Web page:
Opioids are extremely controversial. On one hand, they are widely feared compounds that can lead to abuse and addiction but they are also extremely effective and essential medications that help to relieve suffering. Once hailed as “wonder drugs”, opioids have caused an epidemic that is to blame for 70,000 lives in the U.S. last year alone.
Though many patients find relief from suffering through opioids, the nonmedical use of opioids has also increased substantially. As a leading cause of death in the U.S., the widespread issue of opioid overdose has garnered significant public attention. On October 26, 2017, President Donald Trump directed Eric Hargan, the Acting Secretary of Health and Human Services (HHS), to declare a national health emergency in response to the opioid epidemic in the U.S..
In the 1990s, before knowledge that the drugs were highly addictive, access to opioids was made easier than ever due to the role of the medical community and the demand for an effective remedy for pain. However, the result was a widespread corruption that has fueled our crisis today. The most common scheme involves corrupt physicians known as “pill mills” who discretely prescribe opioids without a legitimate medical need. This is because there are many doctors willing to go against professional duties for criminal and personal monetary gain. This issue has disrupted the ability of doctors to treat pain when opioids are involved.
Many laws and regulations have been set in place since awareness of the crisis to make sure doctors are following the correct medical guidelines when prescribing opioids. Often, doctors are regulated and limited on the number of pills that can be issued to patients, in an effort to reduce the need for opioids a much as possible.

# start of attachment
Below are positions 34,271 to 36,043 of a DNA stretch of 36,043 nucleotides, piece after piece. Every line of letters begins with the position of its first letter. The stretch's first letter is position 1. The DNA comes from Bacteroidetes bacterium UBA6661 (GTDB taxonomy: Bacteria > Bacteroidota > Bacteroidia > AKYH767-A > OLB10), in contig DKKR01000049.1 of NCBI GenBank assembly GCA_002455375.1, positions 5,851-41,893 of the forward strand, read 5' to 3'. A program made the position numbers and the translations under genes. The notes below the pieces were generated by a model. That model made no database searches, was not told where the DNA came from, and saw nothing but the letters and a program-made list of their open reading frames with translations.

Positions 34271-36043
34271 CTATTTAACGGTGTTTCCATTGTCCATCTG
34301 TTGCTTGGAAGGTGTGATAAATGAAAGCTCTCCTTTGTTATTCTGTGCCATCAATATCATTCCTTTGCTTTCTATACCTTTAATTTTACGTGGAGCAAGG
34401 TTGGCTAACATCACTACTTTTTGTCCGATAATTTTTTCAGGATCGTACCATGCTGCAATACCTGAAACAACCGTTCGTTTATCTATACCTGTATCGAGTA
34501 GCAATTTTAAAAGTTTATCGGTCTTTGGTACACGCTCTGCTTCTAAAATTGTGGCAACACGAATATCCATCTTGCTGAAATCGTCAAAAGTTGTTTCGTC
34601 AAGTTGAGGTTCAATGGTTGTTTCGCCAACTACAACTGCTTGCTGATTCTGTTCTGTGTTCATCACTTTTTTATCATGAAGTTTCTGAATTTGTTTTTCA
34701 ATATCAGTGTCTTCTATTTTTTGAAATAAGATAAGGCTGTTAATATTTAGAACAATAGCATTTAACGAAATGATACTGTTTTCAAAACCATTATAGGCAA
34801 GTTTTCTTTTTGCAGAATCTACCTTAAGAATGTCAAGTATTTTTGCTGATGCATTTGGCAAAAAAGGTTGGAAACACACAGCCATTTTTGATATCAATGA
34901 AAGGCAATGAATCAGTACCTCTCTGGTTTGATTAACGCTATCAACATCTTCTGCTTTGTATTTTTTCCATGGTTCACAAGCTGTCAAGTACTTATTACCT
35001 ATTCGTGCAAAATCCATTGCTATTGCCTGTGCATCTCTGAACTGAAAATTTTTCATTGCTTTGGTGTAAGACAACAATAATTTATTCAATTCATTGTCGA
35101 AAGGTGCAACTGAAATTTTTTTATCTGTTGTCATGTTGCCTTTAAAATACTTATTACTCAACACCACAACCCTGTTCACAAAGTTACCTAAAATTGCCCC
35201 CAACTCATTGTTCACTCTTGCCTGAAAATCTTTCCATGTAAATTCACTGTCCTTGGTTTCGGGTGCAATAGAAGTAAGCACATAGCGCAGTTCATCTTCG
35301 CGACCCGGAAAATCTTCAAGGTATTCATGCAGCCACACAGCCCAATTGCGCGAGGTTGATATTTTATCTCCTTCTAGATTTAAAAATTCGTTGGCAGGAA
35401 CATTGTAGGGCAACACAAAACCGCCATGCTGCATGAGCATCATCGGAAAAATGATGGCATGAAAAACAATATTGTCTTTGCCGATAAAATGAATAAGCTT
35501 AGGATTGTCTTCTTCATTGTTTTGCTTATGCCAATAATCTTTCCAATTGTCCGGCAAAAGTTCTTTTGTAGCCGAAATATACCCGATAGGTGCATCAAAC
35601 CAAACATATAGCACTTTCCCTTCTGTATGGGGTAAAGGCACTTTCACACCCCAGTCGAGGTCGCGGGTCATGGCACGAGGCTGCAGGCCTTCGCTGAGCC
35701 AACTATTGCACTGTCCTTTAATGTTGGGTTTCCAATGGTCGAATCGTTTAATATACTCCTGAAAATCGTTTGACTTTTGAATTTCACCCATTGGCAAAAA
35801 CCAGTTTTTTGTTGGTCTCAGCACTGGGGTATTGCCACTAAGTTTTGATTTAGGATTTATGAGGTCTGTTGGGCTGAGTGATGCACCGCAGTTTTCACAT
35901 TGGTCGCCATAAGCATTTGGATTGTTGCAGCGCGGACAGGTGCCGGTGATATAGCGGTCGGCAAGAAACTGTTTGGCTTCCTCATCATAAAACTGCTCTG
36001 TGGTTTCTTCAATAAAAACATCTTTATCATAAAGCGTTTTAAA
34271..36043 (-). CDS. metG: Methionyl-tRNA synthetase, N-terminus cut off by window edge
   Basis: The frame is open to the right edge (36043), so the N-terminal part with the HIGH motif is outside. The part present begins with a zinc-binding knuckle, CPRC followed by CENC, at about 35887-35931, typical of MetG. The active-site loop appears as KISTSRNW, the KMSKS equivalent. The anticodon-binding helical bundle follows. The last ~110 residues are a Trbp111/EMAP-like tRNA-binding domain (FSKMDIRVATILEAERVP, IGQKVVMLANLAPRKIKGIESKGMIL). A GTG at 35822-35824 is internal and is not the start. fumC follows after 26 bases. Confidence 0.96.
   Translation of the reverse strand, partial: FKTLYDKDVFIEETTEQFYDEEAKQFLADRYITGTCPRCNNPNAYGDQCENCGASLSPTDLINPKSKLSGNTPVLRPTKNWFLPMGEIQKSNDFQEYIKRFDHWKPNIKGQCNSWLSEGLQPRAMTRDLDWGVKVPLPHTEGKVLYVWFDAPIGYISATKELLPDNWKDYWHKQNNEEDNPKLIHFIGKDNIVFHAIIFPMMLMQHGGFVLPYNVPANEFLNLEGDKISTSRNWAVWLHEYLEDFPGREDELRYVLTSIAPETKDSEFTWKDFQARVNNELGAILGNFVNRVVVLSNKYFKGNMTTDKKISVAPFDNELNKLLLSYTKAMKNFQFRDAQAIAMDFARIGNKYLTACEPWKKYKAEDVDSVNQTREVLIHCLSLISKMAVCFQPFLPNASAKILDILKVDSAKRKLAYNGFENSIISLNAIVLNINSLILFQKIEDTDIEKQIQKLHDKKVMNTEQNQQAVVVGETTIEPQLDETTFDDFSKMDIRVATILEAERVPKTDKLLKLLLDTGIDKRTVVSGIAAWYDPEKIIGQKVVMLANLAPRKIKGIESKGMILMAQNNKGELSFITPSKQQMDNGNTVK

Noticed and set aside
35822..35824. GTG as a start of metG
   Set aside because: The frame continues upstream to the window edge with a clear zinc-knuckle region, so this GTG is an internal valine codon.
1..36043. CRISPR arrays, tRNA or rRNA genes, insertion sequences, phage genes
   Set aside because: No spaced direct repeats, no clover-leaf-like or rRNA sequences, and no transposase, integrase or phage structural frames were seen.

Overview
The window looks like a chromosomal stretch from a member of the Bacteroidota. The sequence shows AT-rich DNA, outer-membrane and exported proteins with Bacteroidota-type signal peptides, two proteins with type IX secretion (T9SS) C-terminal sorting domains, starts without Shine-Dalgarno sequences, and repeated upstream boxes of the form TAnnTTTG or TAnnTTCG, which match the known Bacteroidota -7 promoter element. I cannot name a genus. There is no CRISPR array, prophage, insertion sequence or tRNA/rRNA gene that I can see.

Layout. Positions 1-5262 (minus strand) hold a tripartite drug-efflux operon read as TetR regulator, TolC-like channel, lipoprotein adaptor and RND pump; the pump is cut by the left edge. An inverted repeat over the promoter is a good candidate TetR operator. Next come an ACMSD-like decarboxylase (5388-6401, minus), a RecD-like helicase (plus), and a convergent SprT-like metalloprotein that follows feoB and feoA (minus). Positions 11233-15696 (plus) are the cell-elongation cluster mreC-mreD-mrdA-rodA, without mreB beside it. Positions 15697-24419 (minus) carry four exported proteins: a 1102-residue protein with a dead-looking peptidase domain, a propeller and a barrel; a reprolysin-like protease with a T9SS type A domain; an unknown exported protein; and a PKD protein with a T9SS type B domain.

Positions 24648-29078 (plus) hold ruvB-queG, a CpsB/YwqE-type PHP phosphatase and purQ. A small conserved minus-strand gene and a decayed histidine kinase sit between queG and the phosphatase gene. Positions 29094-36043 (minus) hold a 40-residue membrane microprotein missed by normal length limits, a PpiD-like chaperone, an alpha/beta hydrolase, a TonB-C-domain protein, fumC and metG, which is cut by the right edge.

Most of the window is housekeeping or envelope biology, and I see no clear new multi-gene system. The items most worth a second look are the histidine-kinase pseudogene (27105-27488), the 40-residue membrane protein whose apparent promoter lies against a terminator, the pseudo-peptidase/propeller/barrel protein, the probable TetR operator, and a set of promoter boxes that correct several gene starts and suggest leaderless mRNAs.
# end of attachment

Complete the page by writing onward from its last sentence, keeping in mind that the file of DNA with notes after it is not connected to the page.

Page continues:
Although many of these measures have targeted preventing opioid overdose, the opposite desired effect has started to surface. On the opposite end of the spectrum, patients are being denied access to opioids that have long been effective pain remedies, and a barrier has formed in effective pain care. Because laws make it more difficult to get prescription drugs, some addicts and legitimate patients are resorting to the black market to obtain them.
Doctors make easy targets to blame for opioid overdoses because they are the ones who prescribe it. So, many physicians face criminal murder charges after a patient’s death and in some cases, are falsely accused even though they always prioritize patient well-being. The pressures from legal action and close monitoring are resulting in patients being denied access to prescribed medications because doctors are reluctant and afraid of the law. According to recent studies conducted by The American Cancer Society Cancer Action Network and the Patient Quality of Life Coalition, one-third or more of cancer patients and survivors are having difficulty getting access to their prescribed opioid medications.
In the center of the crisis, physicians and the medical community have the duty for careful and conscientious prescribing, in addition to patient health and well-being. When one of the most effective yet controversial medications are involved, that responsibility is heightened.
How can we reach a middle ground between patients who are in dire need of opioids versus those without legitimate needs, all while preventing opioid misuse and corruption? Patients are suffering without effective pain management, and some are even resorting to suicide. The indirect consequences on both sides of the issue are intensifying, and we must act to find a solution for the welfare of our country.
Natalie Yun, Grade 10
Taft High School